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Library Value: Conceptualizing, Capturing & Communicating Impact

image © John Schniebel

Registration is now open for a workshop on library value, to be hosted by ARL on Monday, July 1, 2013, in conjunction with the American Library Association (ALA) Annual Conference in Chicago. Megan Oakleaf, associate professor in the iSchool at Syracuse University, will lead the half-day event, “Library Value: Conceptualizing, Capturing & Communicating Impact.”

Intended for librarians engaging an academic library value project, initiative, or research agenda, this half-day workshop will include mini-lectures, discussion, and hands-on activities to engage participants in answering four questions:

  • What is academic library value, when viewed through an institutional lens?
  • What library services, expertise, and resources have institutional value on your campus?
  • How can you capture evidence of that value?
  • What can you do with evidence of value once you have it? What decisions can you make? What actions can you take?

Megan Oakleaf is the author of The Value of Academic Libraries: A Comprehensive Research Review and Report (PDF) and has earned recognition and awards for articles published in top library and information science journals, including College and Research Librariesportal: Libraries and the AcademyReference and User Services Quarterly, and Journal of Documentation. Her research areas include outcomes assessment, evidence-based decision making, information literacy instruction, and academic library impact and value.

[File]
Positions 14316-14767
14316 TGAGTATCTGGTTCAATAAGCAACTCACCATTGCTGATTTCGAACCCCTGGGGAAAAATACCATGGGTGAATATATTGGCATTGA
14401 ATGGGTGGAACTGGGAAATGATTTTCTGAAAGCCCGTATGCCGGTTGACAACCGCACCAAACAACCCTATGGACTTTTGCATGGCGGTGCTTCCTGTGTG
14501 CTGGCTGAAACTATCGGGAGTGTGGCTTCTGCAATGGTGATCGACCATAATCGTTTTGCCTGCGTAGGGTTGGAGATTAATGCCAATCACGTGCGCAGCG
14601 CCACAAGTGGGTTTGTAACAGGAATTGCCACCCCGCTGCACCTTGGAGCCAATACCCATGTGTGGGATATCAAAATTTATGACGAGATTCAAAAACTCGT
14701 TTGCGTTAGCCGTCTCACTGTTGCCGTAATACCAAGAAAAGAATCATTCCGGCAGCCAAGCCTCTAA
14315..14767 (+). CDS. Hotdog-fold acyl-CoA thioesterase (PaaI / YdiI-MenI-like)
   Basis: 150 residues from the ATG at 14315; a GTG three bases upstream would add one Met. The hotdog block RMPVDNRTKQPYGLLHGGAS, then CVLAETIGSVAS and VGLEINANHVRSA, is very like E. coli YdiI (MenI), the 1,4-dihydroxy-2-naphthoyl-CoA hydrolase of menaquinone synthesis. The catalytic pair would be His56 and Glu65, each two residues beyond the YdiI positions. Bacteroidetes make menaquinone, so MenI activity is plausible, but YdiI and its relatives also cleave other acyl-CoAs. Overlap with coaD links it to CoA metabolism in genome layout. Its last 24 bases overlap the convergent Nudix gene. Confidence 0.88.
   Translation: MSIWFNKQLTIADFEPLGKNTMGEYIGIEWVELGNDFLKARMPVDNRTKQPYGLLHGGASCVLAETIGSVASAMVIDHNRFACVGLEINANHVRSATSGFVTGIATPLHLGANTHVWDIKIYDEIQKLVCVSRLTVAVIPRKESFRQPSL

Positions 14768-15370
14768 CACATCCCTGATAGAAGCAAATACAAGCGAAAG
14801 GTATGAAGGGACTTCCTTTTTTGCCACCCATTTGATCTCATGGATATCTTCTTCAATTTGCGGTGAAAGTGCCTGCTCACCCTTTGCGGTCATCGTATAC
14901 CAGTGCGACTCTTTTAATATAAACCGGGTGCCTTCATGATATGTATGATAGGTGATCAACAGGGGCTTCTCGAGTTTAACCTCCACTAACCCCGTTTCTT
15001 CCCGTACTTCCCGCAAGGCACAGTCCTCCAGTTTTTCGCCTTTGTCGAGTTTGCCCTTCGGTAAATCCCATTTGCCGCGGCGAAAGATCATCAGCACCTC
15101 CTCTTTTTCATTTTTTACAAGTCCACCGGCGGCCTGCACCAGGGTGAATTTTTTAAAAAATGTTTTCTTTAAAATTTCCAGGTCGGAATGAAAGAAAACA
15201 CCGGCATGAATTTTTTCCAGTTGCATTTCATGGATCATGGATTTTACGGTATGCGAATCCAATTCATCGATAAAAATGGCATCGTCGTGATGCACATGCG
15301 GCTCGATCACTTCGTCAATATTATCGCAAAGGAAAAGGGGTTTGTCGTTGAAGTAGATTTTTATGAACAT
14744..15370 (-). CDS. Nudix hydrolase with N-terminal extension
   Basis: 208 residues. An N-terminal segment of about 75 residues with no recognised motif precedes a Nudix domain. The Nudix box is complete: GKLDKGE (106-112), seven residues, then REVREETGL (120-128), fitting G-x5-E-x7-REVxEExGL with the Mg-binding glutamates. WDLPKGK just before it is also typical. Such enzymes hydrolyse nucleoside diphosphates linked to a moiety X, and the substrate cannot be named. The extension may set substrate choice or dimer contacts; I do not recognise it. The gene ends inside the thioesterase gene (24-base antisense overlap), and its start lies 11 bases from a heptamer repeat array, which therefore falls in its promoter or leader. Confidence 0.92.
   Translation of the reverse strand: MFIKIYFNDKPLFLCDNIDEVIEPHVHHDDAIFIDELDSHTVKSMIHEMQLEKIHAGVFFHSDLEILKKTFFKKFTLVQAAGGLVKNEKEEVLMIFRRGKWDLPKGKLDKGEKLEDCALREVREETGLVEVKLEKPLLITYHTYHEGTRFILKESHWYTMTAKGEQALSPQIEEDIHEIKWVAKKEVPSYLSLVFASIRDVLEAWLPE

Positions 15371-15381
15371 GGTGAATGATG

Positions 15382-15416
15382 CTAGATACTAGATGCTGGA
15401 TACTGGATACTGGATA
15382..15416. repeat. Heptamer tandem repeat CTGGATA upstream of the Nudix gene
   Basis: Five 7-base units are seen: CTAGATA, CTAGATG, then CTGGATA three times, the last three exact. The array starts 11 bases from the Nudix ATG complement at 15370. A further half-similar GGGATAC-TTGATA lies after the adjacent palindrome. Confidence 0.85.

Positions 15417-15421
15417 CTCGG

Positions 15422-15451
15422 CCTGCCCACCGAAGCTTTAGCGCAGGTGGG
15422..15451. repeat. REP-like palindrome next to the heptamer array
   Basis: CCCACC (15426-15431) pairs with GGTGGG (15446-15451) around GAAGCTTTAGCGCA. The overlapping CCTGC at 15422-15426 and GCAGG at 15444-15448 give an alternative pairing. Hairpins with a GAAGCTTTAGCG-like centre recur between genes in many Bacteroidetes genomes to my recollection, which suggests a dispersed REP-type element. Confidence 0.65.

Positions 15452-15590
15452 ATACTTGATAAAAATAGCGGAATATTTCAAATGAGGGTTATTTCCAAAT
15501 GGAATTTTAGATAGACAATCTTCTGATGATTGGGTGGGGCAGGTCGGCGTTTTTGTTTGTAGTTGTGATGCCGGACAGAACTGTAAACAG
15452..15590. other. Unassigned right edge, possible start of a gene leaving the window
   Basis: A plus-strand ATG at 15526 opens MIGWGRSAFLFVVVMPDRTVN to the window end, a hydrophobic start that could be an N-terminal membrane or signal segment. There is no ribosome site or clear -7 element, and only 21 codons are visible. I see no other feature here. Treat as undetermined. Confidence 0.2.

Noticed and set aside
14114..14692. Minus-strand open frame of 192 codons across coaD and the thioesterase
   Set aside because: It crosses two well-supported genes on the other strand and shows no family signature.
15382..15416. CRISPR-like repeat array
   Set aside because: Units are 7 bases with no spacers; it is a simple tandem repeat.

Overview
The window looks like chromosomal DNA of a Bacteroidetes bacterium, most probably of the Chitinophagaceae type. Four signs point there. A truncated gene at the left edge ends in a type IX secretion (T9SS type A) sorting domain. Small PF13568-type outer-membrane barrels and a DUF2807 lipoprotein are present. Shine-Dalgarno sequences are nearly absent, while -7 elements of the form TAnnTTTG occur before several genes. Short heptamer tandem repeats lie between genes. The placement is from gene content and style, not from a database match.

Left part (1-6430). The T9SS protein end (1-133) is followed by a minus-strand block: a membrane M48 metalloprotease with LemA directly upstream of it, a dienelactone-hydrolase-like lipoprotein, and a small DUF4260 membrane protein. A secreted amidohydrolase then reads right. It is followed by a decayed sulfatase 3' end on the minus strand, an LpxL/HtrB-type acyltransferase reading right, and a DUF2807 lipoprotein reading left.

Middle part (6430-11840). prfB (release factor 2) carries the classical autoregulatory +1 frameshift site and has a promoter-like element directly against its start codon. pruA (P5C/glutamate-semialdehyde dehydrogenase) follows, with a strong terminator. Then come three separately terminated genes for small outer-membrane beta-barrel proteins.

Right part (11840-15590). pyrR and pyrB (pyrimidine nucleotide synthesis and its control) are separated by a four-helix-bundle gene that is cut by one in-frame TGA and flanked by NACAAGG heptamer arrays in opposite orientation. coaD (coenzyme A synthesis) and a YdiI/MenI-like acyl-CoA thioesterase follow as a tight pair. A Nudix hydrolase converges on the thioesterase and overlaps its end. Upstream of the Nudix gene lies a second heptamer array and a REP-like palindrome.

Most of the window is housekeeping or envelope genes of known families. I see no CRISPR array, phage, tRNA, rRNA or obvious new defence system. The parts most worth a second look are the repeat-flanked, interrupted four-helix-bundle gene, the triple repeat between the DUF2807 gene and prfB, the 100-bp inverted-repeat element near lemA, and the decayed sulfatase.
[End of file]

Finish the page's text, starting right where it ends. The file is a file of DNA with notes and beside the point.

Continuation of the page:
Register now

Library Value: Conceptualizing, Capturing & Communicating Impact 
Monday, July 1, 9:00 a.m.–12:00 p.m. 
McCormick Place Convention Center, Room N-140
2301 S. Lake Shore Drive
Chicago, Illinois 60616 
Fee: $80

The Association of Research Libraries (ARL) is a nonprofit organization of 125 research libraries in the US and Canada. Its mission is to influence the changing environment of scholarly communication and the public policies that affect research libraries and the diverse communities they serve. ARL pursues this mission by advancing the goals of its member research libraries, providing leadership in public and information policy to the scholarly and higher education communities, fostering the exchange of ideas and expertise, facilitating the emergence of new roles for research libraries, and shaping a future environment that leverages its interests with those of allied organizations. ARL is on the web at http://www.arl.org/.